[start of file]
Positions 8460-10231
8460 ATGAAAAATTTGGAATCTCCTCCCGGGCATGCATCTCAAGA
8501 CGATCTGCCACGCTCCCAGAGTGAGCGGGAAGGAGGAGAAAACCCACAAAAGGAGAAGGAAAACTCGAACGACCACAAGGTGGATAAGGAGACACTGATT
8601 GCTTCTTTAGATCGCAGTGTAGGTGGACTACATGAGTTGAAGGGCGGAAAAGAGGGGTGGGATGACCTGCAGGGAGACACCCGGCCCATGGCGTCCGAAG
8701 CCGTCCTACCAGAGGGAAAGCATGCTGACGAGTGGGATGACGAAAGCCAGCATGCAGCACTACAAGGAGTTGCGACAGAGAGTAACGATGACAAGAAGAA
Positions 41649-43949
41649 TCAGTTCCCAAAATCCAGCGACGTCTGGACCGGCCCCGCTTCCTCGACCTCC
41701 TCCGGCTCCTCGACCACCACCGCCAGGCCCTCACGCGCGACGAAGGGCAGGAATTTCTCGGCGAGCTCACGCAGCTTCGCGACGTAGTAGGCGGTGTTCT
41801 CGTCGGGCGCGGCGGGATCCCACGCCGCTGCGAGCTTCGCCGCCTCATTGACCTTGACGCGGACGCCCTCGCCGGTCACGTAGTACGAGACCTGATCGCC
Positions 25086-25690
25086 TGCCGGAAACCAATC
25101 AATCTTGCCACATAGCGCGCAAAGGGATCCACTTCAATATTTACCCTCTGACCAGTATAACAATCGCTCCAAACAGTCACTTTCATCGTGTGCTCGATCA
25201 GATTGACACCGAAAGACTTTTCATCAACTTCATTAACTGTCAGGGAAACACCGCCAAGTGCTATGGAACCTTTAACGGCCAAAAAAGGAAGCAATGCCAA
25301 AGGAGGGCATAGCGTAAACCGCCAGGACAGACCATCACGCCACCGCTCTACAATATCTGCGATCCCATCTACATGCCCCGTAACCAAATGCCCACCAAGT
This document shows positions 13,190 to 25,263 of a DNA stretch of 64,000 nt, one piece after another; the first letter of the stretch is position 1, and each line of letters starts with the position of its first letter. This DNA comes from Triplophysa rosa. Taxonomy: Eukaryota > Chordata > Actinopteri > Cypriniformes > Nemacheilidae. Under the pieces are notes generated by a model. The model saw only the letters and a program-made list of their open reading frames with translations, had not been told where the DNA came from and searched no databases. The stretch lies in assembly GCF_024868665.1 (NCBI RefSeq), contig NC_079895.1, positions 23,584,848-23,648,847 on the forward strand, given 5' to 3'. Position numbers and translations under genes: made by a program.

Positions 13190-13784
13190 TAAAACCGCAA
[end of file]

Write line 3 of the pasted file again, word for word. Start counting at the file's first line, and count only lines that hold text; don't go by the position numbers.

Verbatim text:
8501 CGATCTGCCACGCTCCCAGAGTGAGCGGGAAGGAGGAGAAAACCCACAAAAGGAGAAGGAAAACTCGAACGACCACAAGGTGGATAAGGAGACACTGATT